There seems to be a common misconception that using a prop in yoga, such as a block or a strap, means that you are weak, or not as good, or bad at yoga. I’d like to address this now.
I am going to go ahead and include myself, here. I remember when I started doing yoga, my teachers would say, “If you can’t do this pose, you can use a block.” Or, “Use a strap if you aren’t flexible.” Immediately, my ego kicked in and said, I have to prove that I can do this pose and that I am flexible so I can’t use a stupid block or a strap. Ha! Look at me! Not using a block or a strap! I am an advanced yogi!
Meanwhile my body was screaming at me.
Now, I know better. Much better. And I became inspired to write about it.
The funny thing about the italicized version of myself saying she is an “advanced yogi” is that she is nowhere near! Not because her body wasn’t physically prepared to do the poses, but because her ego was in her way. Yoga is about quieting the mind and detaching from the ego. How can one acquire such a title as “advanced yogi” when their ego won’t quiet down long enough to allow them to use a simple foam block?
Here’s the thing. In Teacher Training, we would begin classes everyday with two blocks, a strap, and a blanket at our mats. Let me tell you, there were some girls in my training that could move their bodies in ways I didn’t know were possible. If I knew one thing, it was that these were advanced yogis- again, not because of their incredible embodiment of the poses, but because they had no shame in using a little support where they needed it.
A prop is there to help you fully realize a pose. It is there to support you as you go deeper than you ever have before. It is there to protect your body and prevent injuries by providing stability throughout the evolution of your yoga practice.
Here is a horrible quality but incredibly adorable picture of my man enjoying his props:
Props remind me of therapy. Too often, like yoga props, therapy comes with a negative connotation. Do you know how many people (ahem, New Yorkers) use therapists? Are they all crazy people, running around nude with IQs in the negative numbers? No. They are actually some of the most incredible people I have ever met on incredible journeys, who just need some guidance overcoming some bumps on their path. They are incredibly smart and strong people, in fact, equipped with the tools needed to continue on that path, tools which a lot of others don’t have. In my opinion, it would be crazy of them not to ask for help, and to just stare at the roadblock, dumbfounded. Just as crazy as it is to force your beautiful body into a position that is uncomfortable, painful, or dangerous. Honor your path. Honor your body.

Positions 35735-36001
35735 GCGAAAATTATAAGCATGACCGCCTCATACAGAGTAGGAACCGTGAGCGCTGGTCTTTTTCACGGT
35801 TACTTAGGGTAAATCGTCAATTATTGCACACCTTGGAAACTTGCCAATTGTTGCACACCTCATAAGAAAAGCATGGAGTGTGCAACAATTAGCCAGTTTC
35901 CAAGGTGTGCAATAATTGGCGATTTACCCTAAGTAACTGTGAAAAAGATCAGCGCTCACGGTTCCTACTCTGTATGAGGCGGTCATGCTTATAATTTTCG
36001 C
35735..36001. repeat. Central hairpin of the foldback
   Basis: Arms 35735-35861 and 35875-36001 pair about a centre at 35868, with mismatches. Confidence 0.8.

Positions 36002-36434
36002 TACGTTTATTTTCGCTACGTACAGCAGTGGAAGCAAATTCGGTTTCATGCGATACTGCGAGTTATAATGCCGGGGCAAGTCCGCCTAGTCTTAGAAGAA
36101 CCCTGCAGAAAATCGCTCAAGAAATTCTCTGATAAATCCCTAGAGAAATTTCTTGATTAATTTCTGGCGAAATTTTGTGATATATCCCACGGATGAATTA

What I am trying to say is, ask for help. If you are struggling in French class, sign up for a tutor. If you don’t think you are going to make a deadline at work, go to a colleague. If you are coping with anxiety issues, talk to someone about it. If your revolved triangle pose is feeling a little tight: Use. A. Block. You will find that the pose will feel remarkably different. It is the only way to truly reap the benefits of the pose.
We are not serving ourselves in anyway by failing the French quiz, by working all night, by living life anxiously, or by pulling a muscle.
I’d like to revolutionize the language used in regards to propping your practice. No more “if you can’t…” or “if you aren’t ____ enough…” What can we say instead? As a teacher myself, I choose language like, “I like to use a block here to give me some added…” or, “A strap is amazing here if you have tight hamstrings like me…”
Or, my favorite, “use a prop here if it is going to serve you.” If it is going to serve you. If it won’t, then don’t. It is that unbelievably simple.
My hope is that we all become not only “advanced yogis” but advanced human beings by allowing ourselves to be supported, to be guided, to be helped. It is tempting to explode your ego, to show off, to prove yourself to be independent and strong. Being strong is a beautiful thing, yes. And you know what? It takes a strong person to ask for help.